Mare Wins Leg 1 of the Atlantic Cup

The Class 40s competing in The Atlantic Cup presented by 11th Hour Racing finished up their first leg early Tuesday morning. Skippers Jörg Riechers and Ryan Breymaier on Mare crossed the finish line first at 1:20:13 a.m. EST with an elapsed time of 78:55:13 to complete the 642 nautical mile first off-shore leg of the Atlantic Cup from Charleston, SC to New York Harbor. The race, the first carbon neutral sailing event in the United States, saw Germany’s Mare finish ahead of Campagne de France (79:16:38), followed by two American boats, Bodacious Dream (79:51:56) and Gryphon Solo 2 (80:48:05), with France’s Eole Generation – GDZ Suez (81:50:45) rounding out the top five.

The race began at 6:25 p.m. on Friday from Charleston Marina with international competitors from the USA, France, Great Britain and Germany competing extremely closely for the three-day, first leg. The teams left Charleston harbor with Icarus jumping out in front of the fleet with the best start. Shortly after the start 40 Degrees’ cap shroud failed leading to their dismasting and retirement from the first leg of the race. Boats were mostly in sight of each other until they rounded Cape Hatteras, where the fleet split into two groups. One group opted to go towards the shore where the wind was forecasted to be stronger and the other half opted to sail further east into the gulf-stream to take advantage of the three knot push. Forecast winds didn’t develop for the group headed for the shore allowing the group in the gulf-stream to establish and extend the lead over the inshore path.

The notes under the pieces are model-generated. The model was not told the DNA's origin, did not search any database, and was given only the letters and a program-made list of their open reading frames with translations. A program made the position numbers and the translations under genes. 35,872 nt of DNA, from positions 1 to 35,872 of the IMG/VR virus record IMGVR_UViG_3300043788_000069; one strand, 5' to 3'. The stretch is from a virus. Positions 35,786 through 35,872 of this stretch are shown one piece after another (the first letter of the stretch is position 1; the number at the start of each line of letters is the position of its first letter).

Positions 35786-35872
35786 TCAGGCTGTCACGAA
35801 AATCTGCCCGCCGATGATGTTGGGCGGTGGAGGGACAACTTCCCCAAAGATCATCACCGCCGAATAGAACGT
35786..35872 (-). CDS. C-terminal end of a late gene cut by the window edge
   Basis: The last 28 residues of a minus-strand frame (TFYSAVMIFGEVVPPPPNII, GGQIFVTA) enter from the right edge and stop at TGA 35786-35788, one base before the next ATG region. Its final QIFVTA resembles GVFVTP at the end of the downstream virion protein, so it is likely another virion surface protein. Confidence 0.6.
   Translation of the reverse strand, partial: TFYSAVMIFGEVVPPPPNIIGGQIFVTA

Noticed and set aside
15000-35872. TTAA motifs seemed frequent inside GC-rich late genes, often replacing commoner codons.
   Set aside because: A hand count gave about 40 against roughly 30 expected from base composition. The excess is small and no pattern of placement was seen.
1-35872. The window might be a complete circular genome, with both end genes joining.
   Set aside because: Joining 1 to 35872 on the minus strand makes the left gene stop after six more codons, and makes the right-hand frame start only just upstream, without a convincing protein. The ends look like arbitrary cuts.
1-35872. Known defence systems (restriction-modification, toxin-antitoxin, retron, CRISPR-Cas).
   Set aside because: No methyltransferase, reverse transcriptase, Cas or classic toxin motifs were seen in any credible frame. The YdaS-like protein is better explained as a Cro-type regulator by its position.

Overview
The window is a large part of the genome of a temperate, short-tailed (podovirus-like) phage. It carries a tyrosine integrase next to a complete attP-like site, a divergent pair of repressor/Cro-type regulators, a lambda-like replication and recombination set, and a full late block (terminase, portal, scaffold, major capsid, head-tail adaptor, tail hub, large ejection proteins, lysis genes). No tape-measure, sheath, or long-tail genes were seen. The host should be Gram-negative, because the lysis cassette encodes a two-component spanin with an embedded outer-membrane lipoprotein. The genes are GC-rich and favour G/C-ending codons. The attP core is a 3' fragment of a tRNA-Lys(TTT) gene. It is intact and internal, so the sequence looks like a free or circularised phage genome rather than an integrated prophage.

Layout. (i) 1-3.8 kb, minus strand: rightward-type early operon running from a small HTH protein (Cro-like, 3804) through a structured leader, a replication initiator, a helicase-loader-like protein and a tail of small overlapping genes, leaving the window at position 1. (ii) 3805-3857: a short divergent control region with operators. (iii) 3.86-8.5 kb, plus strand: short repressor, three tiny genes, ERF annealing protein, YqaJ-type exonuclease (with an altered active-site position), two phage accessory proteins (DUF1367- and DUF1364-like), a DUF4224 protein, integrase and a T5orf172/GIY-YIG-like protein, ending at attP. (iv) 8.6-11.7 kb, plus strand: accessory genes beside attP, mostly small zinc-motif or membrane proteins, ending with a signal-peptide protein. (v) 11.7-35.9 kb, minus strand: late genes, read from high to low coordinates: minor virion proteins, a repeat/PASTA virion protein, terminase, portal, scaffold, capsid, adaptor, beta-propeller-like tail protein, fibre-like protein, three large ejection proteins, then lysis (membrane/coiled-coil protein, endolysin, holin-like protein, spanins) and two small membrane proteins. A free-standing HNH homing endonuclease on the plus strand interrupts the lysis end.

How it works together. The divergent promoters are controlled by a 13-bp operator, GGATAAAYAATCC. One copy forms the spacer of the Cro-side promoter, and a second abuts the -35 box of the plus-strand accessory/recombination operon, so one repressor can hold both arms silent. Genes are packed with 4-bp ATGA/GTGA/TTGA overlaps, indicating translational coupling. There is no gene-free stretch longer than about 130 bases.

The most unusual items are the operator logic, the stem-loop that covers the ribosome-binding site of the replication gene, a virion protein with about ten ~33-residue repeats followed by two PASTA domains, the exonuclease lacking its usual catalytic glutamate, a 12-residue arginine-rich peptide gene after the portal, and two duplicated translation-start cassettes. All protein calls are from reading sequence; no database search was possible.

“It couldn’t get any better, really. So first place and the second win in the second race for the boat, which is pretty cool and I think we had a really really good race,”said Mare skipper Jörg Riechers.

“We tried to make a plan long before the start and stick to it, and I think that helps when you don’t let other people in on what you’re going to do,” said Mare skipper Ryan Breymaier. “The weather conditions might change a little bit, but as long as you sort of stick with the plan you know is right from the beginning, it’s all going to work out in the long run.”

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